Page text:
(May 3) – A bill to help make sure the state’s economic recovery benefits more working Coloradans and their families won preliminary House passage today.
SB13-001, sponsored in the House by Rep. Daniel Kagan (D-Cherry Hills Village), would enact a permanent state earned income tax credit of 10 percent of the federal EITC, and would create a Colorado child tax credit.
The first, larger credit would be triggered when the state has a budget surplus subject to a TABOR refund; the second, when the federal Marketplace Fairness Act and conforming Colorado legislation are enacted. Together, the tax credits would save approximately 400,000 low-income Colorado working families more than $100 million.
“The earned income tax credit has been one of the most bipartisan-supported antipoverty programs in the history of the United States,” Rep. Kagan told the House. “It rewards and incentivizes hard work. It comes back only to those who are working.”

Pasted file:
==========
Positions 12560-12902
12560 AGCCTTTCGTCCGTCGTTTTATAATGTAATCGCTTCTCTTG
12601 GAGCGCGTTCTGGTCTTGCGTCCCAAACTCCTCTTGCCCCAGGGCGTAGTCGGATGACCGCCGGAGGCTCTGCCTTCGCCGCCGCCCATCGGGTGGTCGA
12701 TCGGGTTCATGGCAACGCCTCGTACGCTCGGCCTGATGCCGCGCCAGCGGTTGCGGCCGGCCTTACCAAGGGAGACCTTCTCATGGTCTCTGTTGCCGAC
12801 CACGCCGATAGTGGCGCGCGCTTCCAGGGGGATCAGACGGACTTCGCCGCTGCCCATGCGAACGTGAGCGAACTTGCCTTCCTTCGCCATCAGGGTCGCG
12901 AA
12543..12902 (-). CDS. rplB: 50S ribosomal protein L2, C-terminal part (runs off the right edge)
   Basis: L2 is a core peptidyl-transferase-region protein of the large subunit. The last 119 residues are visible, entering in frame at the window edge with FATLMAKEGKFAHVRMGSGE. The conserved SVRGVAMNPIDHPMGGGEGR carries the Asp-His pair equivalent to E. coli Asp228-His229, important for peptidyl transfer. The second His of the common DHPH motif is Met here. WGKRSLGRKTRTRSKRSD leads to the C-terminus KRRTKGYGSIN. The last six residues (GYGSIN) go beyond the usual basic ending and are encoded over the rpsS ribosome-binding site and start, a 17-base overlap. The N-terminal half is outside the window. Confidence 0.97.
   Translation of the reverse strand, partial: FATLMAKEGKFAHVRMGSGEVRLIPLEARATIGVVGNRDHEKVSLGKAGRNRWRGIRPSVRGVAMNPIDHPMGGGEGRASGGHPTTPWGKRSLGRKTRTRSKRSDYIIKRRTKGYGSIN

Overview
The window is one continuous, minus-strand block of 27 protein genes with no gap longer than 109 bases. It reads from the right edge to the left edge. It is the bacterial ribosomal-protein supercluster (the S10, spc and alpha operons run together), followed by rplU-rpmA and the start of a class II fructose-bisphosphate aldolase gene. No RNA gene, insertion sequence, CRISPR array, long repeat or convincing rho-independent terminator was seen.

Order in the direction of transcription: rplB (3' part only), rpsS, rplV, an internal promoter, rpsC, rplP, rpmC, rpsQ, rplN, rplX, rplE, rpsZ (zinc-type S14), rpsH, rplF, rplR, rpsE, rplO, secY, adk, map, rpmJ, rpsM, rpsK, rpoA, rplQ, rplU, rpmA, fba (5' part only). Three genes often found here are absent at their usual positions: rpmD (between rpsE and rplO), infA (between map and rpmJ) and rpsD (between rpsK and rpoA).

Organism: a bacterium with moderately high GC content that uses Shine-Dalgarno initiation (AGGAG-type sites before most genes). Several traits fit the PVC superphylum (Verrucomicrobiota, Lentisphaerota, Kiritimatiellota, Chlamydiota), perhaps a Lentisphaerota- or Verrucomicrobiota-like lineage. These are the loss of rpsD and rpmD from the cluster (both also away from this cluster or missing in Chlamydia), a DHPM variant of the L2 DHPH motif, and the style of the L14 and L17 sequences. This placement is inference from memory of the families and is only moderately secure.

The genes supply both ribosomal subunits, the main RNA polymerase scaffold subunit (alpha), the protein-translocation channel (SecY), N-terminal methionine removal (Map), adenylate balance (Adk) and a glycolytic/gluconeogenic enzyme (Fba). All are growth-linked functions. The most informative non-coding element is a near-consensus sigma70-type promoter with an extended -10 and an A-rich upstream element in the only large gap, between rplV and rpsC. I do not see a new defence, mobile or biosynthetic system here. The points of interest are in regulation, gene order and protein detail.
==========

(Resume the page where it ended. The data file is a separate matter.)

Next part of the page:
“It’s not a handout,” Rep. Kagan continued. “It’s a return of some of the taxes they have paid, allowing them, rather than the government, to decide how they should spend their hard-earned dollars.”
“We have passed out tax credits before, and they have been for good purposes,” Rep. Kagan said, noting that low-income Coloradans pay taxes at nearly twice the rate of the wealthy. “But one of the groups that always gets forgotten when these tax credits are enacted is the hard-working, low-income Coloradans. We can redress that imbalance.”